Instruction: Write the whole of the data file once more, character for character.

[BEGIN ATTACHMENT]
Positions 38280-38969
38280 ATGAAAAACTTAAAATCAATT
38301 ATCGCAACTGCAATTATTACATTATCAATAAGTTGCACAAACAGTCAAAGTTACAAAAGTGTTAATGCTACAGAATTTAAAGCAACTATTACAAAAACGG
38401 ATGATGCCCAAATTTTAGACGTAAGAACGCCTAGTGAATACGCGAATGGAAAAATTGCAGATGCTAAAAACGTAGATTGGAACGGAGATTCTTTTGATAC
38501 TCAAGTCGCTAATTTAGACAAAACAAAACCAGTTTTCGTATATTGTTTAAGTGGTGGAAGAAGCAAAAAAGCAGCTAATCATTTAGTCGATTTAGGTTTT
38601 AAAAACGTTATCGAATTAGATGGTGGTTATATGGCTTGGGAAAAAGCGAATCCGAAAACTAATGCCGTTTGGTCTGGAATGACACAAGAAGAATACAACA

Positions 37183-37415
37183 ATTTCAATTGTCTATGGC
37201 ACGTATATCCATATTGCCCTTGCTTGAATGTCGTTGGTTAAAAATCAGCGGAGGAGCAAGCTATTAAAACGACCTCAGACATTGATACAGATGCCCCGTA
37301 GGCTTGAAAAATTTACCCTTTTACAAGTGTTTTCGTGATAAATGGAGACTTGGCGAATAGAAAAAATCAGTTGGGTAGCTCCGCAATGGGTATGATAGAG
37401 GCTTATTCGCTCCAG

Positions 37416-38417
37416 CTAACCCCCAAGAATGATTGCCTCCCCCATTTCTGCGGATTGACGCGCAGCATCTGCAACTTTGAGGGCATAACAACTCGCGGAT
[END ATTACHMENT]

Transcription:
Positions 38280-38969
38280 ATGAAAAACTTAAAATCAATT
38301 ATCGCAACTGCAATTATTACATTATCAATAAGTTGCACAAACAGTCAAAGTTACAAAAGTGTTAATGCTACAGAATTTAAAGCAACTATTACAAAAACGG
38401 ATGATGCCCAAATTTTAGACGTAAGAACGCCTAGTGAATACGCGAATGGAAAAATTGCAGATGCTAAAAACGTAGATTGGAACGGAGATTCTTTTGATAC
38501 TCAAGTCGCTAATTTAGACAAAACAAAACCAGTTTTCGTATATTGTTTAAGTGGTGGAAGAAGCAAAAAAGCAGCTAATCATTTAGTCGATTTAGGTTTT
38601 AAAAACGTTATCGAATTAGATGGTGGTTATATGGCTTGGGAAAAAGCGAATCCGAAAACTAATGCCGTTTGGTCTGGAATGACACAAGAAGAATACAACA

Positions 37183-37415
37183 ATTTCAATTGTCTATGGC
37201 ACGTATATCCATATTGCCCTTGCTTGAATGTCGTTGGTTAAAAATCAGCGGAGGAGCAAGCTATTAAAACGACCTCAGACATTGATACAGATGCCCCGTA
37301 GGCTTGAAAAATTTACCCTTTTACAAGTGTTTTCGTGATAAATGGAGACTTGGCGAATAGAAAAAATCAGTTGGGTAGCTCCGCAATGGGTATGATAGAG
37401 GCTTATTCGCTCCAG

Positions 37416-38417
37416 CTAACCCCCAAGAATGATTGCCTCCCCCATTTCTGCGGATTGACGCGCAGCATCTGCAACTTTGAGGGCATAACAACTCGCGGAT